Sunday was our fieldtrip day, giving us Monday as an exam prep day for what many people feared would be the hardest of our exams. Since we're just now starting the New Testament, we are starting to have our fieldtrip emphasis on the period around the year 0. Therefore, our tour this week was on Herodian Jerusalem--pretty much everything that was in Jerusalem which we still have from the time of Herod the Great. When we left, pretty early in the morning, our first destination was the kotel tunnel. This tunnel goes along the length of the actual western wall--they started digging down there a few years ago, so now you can walk from one end of the Western side of the temple mount (which is huge by the way) to the other, mostly underground. The tunnel is hugely controversial, mostly because there are houses on top of it and people are afraid that the foundations of their house will be weakened, but also because some of the Jews who were originally digging it started to head UNDER the temple mount itself, something which was hugely taboo for the Muslims. It was a pretty big deal for a while. The wall was beautifully made, and as we walked along it, we were encouraged to touch as much as possible. Remember, for the Jews, the spirit of God left the Temple upon its destruction, and came to inhabit the wall. According to tradition, the holy of holies of the original Temple was exactly where the stone of the dome of the rock is now. So when we reached the point which was directly closest to the holy of holies, there were perhaps twenty women praying at the wall just like they do at the traditional parts of the western wall. They were all very traditional, rocking back and forth, and praying with their beautiful little books. I would have liked to have stayed and watched. We exited the tunnel on the opposite side of the city, and from there, headed to one of the few discovered homes of people from the time of the destruction of the temple in 70 a.d. It is deep underground, unsurprisingly, as Jerusalem is a tel after all, and there are only a few stones on top of each other dividing the rooms of the house. They found a spear head and right next to it the arm of young girl, detached from her body. It is striking evidence of what happened there 2000 years ago. They showed a very badly acted movie based on the people who lived in this house during the Jewish revolt and the Roman destruction. It was such a ridiculously crazy time--there were Jews trying to incite their fellow Jews to fight, and as the Romans besieged the city, these Jews (Zealots) went around and burned the food storage of the people. Many people ignored the problem, others ran to Alexandria, everywhere there was fear and chaos. When the temple itself was destroyed, no one could believe it. It had been one of the 7 wonders of the world, it, like the titanic, was unsinkable. We went to other houses from this period, all of them priestly, aristocratic (Sadducee) homes. They were full of beautiful mosaics, mikvahs (or ritual baths) and stone pots because stone does not transmit impurities. Every one of them had been burnt to the ground in the deluge. From there, we went back to the temple mount, and we went through the archeological museum there. It is ridiculous how many peoples of different periods have built things there-- from the Mamluks (Mongolian looking Muslims) to the Byzantines, to the crusaders and templar knights, and all the way back to Solomon. The most interesting there was the pile of stones from the original temple. They had been a part of the temple wall but had been pushed over by the Romans. There is a large stone which had been the very pinnacle of the mountain and which smashed the pavement of the road below it when it was pushed over. In Hebrew, it says "the place of the sounding of the trumpet" and it is where the priests would stand to blow the trumpet to announce the beginning of holidays or the Sabbath. We had a fabulous little talk about Christ's experiences on the temple mount before we finished. When we left, I went to an extremely interesting, and controversial, place. Called the third temple institute, it is the organization dedicated to recreating everything which was in the original temple exactly as it had been so when they were able to (as in, when the Dome of the Rock was gone) they could immediately step in and rebuild the temple. The people there could be alternately called fanatics or dedicated, depending on your perspective. It was fascinating--they showed us the priestly clothing, the recreated alters and menorahs and other things used in the temple and even offered their explanation for how they hoped to solve impossible situations; most prominently, the lack of the ark of the Covenant. According to them, the ark was hidden under the temple mount during the destruction of the temple, and it is there still. They just have to get to it. It was amazing meeting people working so diligently on such a thing as this. I don't know if I've ever met anyone so dedicated to something so incredibly controversial. Our tour guide was a girl who, instead of going into the army, was doing national service by working in the institute. She said she had come into it slightly skeptical, but she now saw this as one of the most important things anyone could be doing.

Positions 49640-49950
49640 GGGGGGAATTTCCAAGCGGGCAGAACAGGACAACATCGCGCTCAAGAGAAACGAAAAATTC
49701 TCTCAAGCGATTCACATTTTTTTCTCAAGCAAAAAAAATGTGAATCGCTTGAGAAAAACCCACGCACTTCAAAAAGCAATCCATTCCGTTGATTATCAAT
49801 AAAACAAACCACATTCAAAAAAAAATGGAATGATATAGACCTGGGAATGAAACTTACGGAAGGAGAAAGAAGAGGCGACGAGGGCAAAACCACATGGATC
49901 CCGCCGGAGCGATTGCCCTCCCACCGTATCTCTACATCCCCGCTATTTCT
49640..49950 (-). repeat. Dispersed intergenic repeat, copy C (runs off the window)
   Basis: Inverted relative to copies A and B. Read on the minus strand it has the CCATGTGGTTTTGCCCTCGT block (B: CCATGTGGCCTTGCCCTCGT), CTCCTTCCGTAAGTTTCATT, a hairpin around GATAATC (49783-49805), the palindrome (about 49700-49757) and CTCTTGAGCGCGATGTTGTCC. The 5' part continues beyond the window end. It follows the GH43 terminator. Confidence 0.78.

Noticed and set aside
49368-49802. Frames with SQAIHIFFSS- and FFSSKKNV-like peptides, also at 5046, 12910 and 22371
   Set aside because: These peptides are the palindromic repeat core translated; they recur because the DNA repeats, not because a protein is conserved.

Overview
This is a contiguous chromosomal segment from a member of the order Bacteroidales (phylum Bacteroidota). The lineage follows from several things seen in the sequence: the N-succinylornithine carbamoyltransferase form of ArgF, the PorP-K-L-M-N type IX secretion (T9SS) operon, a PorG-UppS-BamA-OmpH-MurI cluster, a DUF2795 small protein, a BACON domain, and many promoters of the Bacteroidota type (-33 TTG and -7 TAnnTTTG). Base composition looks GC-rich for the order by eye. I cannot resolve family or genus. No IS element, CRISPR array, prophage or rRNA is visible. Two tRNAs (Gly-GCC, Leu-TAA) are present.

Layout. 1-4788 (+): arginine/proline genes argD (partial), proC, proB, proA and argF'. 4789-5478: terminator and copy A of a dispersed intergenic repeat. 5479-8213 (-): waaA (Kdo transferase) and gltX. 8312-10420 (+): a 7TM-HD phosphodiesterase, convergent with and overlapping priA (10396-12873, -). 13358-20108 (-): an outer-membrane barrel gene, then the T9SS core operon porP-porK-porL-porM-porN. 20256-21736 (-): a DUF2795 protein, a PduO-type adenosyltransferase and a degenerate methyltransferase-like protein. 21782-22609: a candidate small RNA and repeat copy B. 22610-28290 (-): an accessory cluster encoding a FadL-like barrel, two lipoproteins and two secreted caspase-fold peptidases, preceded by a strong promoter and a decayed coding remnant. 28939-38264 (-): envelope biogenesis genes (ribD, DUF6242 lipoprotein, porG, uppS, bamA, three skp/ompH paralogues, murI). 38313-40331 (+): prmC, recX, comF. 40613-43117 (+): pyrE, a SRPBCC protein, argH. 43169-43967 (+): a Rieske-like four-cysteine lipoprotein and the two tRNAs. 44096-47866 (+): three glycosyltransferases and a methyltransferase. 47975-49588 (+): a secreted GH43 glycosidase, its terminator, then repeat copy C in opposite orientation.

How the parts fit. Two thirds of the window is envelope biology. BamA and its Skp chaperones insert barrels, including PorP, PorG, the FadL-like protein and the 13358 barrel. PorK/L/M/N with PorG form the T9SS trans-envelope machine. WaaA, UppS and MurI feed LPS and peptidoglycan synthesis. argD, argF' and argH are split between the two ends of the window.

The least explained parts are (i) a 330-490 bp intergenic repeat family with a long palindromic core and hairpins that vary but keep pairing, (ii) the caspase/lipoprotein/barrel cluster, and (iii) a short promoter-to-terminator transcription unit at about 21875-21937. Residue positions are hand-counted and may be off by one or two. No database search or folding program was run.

Monday was essentially dreadful--in theory I studied all day, in reality, I wandered around studying everything else and occasionally studying the right subject. Tuesday was dominated by preparing for the final in the evening. It went remarkably well, and then I was free of finals for another month and half! Woot! As nothing of any consequence occurred on Wednesday, I'll skip right to the good stuff on Thursday morning. After classes, a few of us had agreed to go do service in the old city with an organization called the Good Samaritan center. It is right in the middle of the Christian quarter. I'd noticed it before, but I'd never thought to go in. When we arrived, we were shuttled up a flight of steps in a building which was obviously built over a period of years and different needs and styles, so the whole place, much like the old city, was an amalgamation of haphazard walls and misaligned rooms. We were led into a nicely Middle Eastern room where we waited for a while before having an hour long introduction to the program from its saintly director and founder, Raja. He told us of all the troubles which plague the Christian quarter of the old city where he had grown up and where he hoped to spend the rest of his days. There was a lot of drug abuse, alcoholism, broken families who, though they lived in the same house, would never speak to each other, poverty, children who had free reign of the internet from a young age and who were consequently filling their minds with the dirt of the world, mistreated mentally retarded people, and 450 elderly who were frequently without family or, if they had them, were frequently neglected by them. It is all of these people who Raja tries to help in whatever way he can. He started by bringing meals to the elderly who were unable to cook for themselves and had no one to do it for them. He provides services for taking people to the hospital in wheelchairs when they need it. With the help of many volunteers, he assures that the elderly have a blood sugar and pressure check every week, and that those who live alone are visited by someone every day. He knows each of their needs and he will work to find a way to solve them, for example, one woman we visited had no bathroom she could use, even though her family had one upstairs, and so she had to go outside. Raja has been working on repairing the neighbor's bathroom on the condition that this woman would be allowed to use it. He knows everyone in the Christian quarter personally. He watches over the children to assure that those who have drug addict parents are looked after, and those whose parents simply don't care about their whereabouts are being safe. He is just about to start a program where he'll have volunteers teach the parents how to use a computer so they can monitor their child's doings. The organization has even adopted seven girls who are completely neglected, and he assures they have somewhere the live, food, friends, and he even goes to the school to assure that things are going well there. To teach the children the bible which most of them don't know, he has put signs up all over the quarter which are scriptures in English and Arabic, and has the children memorize them for prizes. Every year, people get Christmas presents from the organization of things like some chocolate, new toothbrushes, soap and towels (this year, we provided all of that for them). He even started putting trashcans in the street so the people would stop throwing their trash all over the road. It worked perfectly, and the Christian quarter is much cleaner than the majority of the rest of the city. I am astounded by this man, and I hope to emulate him in some way. He has completely transformed this part of the city from what it was before.